NEWRY — Scott Cowger of Hallowell participated in the first Trek Across Maine bike ride in 1984 because he wanted to get into better shape and needed a goal “to pay in for.”
Since then he’s become heavily involved with the American Lung Association and its mission for clean air: advocating for the cause as a state legislator, running an inn that was named in the top five “green” hotels by Yankee Magazine and volunteering at Lung Association events.
And he’s never missed a ride, raising about $75,000 for the cause in the past 34 years.
“I’ve done so many other things in my life that were much shorter-lived than the trek,” Cowger said.
“I was a state legislator for 10 years, I’ve chaired the National Resources Committee,” he said. “The environment is my passion.”
The 35th Trek Across Maine began Friday at Sunday River in Newry. Cowger, who showed up in his Tesla sporting the license plate “NO FUMES,” was one of the 1,500 riders bouncing on their feet at the start line, eager to get pedaling.
“I still get butterflies in my stomach, even though I know exactly what’s happening and what to expect,” Cowger said. “I’m fine in my mind, but it’s hard to eat breakfast.”
As Cowger made his way to the trucks that would transport participants’ luggage to the University of Maine at Farmington, the trek’s stop for the night, people called out and waved to him, or rushed up to give him a hug, as if he were at a family reunion.
It hasn’t been easy to attend every year, Cowger said, and there have been some years he wasn’t able to ride the entire route because of other responsibilities, but the trek takes priority over all else.
“When I was in the Legislature, the session would sometimes go right up to the first day of the trek,” he said. “I have missed a few days because I was in the State House but wanting to be on the road. I’ve had to miss a friend’s wedding, and sometimes I have to come back to my inn if there’s a wedding that weekend.”
Some years he wasn’t able to train at all before the ride, and those years were the most difficult, he said.
“It gets really hard on your behind after the second day,” Cowger said. “You sit down and go, ‘Ouch.'”
Sore behinds aren’t the only hurdle riders must overcome on the open road. Cowger recalled that during his first trek he sliced his tire on a piece of glass in the road. Now, when a rider has a flat tire, they wave their hand and are taken to the next rest stop where they can get their tire repaired, but things were different in 1984.
“I waited in the rain in Rumford for the one mechanic the trek had,” Cowger said. “They patched it up and sent me on my way. I was the last trekker at that point, trying to find my way in the rain. We had no signs back then, just a map, which kept getting wet.”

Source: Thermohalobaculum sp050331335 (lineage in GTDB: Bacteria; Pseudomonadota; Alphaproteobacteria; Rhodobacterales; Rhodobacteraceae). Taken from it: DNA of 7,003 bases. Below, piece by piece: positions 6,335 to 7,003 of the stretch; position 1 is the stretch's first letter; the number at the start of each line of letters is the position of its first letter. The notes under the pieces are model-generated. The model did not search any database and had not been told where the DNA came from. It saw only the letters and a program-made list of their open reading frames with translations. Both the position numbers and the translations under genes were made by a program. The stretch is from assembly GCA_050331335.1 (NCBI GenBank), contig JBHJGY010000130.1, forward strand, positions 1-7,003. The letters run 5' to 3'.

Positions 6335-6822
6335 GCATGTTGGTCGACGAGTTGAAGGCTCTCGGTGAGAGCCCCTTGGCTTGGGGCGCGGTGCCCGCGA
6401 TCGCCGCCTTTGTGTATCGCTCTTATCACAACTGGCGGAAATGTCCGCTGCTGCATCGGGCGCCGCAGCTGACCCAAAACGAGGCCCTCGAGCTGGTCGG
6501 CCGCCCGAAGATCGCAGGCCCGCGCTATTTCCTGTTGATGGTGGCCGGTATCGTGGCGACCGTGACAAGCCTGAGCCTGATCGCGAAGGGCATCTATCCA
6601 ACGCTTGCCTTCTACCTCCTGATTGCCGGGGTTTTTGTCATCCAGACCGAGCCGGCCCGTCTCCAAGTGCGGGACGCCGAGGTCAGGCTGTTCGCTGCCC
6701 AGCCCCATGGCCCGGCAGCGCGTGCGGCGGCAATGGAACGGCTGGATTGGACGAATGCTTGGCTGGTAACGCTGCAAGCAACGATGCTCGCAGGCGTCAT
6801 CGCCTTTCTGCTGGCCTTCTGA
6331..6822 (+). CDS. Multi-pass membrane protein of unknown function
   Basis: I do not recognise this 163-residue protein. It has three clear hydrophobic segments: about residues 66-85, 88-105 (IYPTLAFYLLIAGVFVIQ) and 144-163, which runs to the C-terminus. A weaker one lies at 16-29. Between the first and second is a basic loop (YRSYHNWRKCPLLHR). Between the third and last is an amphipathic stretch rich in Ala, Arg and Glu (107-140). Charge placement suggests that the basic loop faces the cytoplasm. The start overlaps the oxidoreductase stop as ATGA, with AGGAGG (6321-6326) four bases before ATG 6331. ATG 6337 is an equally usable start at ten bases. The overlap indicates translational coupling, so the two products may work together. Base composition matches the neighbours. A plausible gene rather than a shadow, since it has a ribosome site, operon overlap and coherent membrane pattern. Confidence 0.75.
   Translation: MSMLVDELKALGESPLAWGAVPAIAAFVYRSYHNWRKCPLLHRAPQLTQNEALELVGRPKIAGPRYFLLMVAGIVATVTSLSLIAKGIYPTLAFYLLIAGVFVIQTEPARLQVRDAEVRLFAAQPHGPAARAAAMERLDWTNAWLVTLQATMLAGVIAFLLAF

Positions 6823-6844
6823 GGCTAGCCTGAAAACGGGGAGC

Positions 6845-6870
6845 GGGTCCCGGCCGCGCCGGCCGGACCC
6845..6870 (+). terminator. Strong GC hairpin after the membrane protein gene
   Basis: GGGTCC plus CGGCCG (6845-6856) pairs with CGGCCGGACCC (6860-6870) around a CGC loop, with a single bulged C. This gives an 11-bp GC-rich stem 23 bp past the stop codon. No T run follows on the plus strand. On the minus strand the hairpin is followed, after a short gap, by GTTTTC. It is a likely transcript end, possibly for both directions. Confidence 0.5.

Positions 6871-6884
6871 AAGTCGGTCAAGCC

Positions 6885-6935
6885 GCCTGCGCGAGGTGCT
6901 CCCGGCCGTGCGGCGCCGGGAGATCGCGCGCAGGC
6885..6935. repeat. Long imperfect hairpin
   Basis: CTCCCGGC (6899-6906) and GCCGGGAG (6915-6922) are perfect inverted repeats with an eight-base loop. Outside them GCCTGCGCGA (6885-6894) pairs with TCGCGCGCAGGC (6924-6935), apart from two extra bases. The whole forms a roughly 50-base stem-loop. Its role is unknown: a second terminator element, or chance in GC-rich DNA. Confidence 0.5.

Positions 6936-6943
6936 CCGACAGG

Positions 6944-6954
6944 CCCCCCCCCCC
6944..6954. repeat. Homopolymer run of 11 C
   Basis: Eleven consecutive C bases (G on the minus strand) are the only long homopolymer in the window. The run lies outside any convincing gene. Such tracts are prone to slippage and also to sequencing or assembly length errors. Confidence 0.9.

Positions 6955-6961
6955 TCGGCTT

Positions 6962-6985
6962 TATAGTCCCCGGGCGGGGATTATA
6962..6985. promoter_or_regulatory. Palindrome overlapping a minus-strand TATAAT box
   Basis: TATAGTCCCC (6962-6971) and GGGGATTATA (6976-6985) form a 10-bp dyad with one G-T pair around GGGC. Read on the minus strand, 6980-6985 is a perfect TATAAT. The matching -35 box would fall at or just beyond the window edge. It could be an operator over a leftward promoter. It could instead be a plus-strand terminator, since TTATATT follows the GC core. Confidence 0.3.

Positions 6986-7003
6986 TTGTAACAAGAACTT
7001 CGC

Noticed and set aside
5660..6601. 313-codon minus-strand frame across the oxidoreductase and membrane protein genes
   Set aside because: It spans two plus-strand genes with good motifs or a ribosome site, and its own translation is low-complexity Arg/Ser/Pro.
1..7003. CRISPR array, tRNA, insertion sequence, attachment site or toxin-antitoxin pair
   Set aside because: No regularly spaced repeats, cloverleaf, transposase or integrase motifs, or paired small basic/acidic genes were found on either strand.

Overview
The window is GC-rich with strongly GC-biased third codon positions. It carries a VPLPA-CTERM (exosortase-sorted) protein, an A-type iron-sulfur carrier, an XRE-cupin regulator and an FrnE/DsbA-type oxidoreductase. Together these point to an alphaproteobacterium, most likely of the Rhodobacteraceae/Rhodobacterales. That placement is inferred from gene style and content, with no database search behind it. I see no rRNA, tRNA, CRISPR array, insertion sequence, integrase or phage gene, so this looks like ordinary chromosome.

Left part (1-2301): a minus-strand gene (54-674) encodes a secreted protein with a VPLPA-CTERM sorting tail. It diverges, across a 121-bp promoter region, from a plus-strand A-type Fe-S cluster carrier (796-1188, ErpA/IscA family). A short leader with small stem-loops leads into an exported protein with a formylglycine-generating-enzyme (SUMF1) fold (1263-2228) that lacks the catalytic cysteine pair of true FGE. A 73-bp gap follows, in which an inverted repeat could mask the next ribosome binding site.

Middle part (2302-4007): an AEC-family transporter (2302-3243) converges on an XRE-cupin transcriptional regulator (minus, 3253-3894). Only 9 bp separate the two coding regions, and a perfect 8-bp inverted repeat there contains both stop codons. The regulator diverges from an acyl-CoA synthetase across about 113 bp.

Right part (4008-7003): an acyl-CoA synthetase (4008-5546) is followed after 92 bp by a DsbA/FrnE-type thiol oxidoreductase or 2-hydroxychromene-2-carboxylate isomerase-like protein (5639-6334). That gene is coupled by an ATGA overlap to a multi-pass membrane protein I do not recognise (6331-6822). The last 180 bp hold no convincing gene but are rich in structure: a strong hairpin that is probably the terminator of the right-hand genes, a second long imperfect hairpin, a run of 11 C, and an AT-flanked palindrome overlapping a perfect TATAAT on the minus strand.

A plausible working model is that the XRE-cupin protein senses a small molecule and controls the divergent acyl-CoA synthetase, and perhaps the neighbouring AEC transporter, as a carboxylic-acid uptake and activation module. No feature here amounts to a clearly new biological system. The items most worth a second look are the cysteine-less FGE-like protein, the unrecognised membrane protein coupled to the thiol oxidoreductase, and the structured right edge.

In the pouring rain and 45-degree temperature, Cowger may have questioned his resolve to participate the next year, but the end of the first day solidified his commitment to the cause.
“They had a keg of beer and a party at the end, and I made some good friends and we all said, ‘Let’s do it again next year,’” Cowger said.
On the trek’s 35th anniversary in 2019, the route will be coastal, with less traffic and fewer main roads. Cowger said he’s excited about the change.
“I was skeptical about the new route at first, but then I took detailed look and loved it,” he said. “It’s mostly back roads whenever possible, with good views and lots of rivers. It’s going to be a beautiful ride, and different.”
The route will be the only change for Cowger, who plans to ride in the trek until he is physically unable to do it.
“I was 25 years old when I started, and I figure I’ve got another 10 or 20 years in me,” he said. “I don’t see any reason to stop.”
Scott Cowger of Hallowell gets ready to embark on his 35th Trek Across Maine at Sunday River in Newry on Friday. (Daryn Slover/Sun Journal)
Scott Cowger, center, of Hallowell gets ready to embark on his 35th Trek Across Maine with his riding buddy Eric Dombrowik at Sunday River in Newry on Friday. This is the third Trek Across Maine for Dombrowik of Freeport. (Daryn Slover/Sun Journal)
Glen Widmer of Montville and his 10-year-old son, Ruben, pull away from the Sunday River ski resort at the start of the Trek Across Maine in Newry on Friday. Widmer’s 13-year-old son, Isaac, and father-in-law, Bob Price, follow close behind. (Daryn Slover/Sun Journal)
Evan Carney of Ellsworth clips into his pedals at the start of the Trek Across Maine at Sunday River in Newry on Friday. (Daryn Slover/Sun Journal)
Scott Cowger, left, of Hallowell hands his overnight pack to Jim Bowers of Rockland prior to Cowger starting his 35th Trek Across Maine at Sunday River in Newry on Friday. The riders’ overnight gear is taken by truck to the day’s destination. (Daryn Slover/Sun Journal)
Scott Cowger, left, of Hallowell talks with Matt Sturgis of Gray prior to Cowger starting his 35th Trek Across Maine at Sunday River in Newry on Friday. Sturgis has ridden in 17 treks. (Daryn Slover/Sun Journal)
Bicyclists cross the High Bridge over the Androscoggin River on the South Rumford Road in Rumford on Friday during the first day of the American Lung Association’s 35th annual Trek Across Maine. (Bruce Farrin/Rumford Falls Times)